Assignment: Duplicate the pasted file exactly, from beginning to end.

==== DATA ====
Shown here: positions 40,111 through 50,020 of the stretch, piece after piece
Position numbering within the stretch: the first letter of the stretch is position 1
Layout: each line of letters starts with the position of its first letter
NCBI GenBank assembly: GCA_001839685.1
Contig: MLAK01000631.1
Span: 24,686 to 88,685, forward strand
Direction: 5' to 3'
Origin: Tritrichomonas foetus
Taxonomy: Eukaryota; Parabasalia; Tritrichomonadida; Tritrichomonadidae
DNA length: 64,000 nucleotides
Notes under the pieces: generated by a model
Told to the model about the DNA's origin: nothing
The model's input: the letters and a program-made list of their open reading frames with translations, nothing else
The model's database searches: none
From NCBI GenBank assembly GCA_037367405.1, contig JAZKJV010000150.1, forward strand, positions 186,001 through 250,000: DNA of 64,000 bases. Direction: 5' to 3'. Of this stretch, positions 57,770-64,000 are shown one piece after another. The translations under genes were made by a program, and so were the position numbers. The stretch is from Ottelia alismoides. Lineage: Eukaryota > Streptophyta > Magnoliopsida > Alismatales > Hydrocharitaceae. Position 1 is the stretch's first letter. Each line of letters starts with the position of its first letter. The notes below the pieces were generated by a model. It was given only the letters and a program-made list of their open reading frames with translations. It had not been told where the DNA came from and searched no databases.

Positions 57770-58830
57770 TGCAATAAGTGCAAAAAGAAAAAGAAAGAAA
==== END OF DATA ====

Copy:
Shown here: positions 40,111 through 50,020 of the stretch, piece after piece
Position numbering within the stretch: the first letter of the stretch is position 1
Layout: each line of letters starts with the position of its first letter
NCBI GenBank assembly: GCA_001839685.1
Contig: MLAK01000631.1
Span: 24,686 to 88,685, forward strand
Direction: 5' to 3'
Origin: Tritrichomonas foetus
Taxonomy: Eukaryota; Parabasalia; Tritrichomonadida; Tritrichomonadidae
DNA length: 64,000 nucleotides
Notes under the pieces: generated by a model
Told to the model about the DNA's origin: nothing
The model's input: the letters and a program-made list of their open reading frames with translations, nothing else
The model's database searches: none
From NCBI GenBank assembly GCA_037367405.1, contig JAZKJV010000150.1, forward strand, positions 186,001 through 250,000: DNA of 64,000 bases. Direction: 5' to 3'. Of this stretch, positions 57,770-64,000 are shown one piece after another. The translations under genes were made by a program, and so were the position numbers. The stretch is from Ottelia alismoides. Lineage: Eukaryota > Streptophyta > Magnoliopsida > Alismatales > Hydrocharitaceae. Position 1 is the stretch's first letter. Each line of letters starts with the position of its first letter. The notes below the pieces were generated by a model. It was given only the letters and a program-made list of their open reading frames with translations. It had not been told where the DNA came from and searched no databases.

Positions 57770-58830
57770 TGCAATAAGTGCAAAAAGAAAAAGAAAGAAA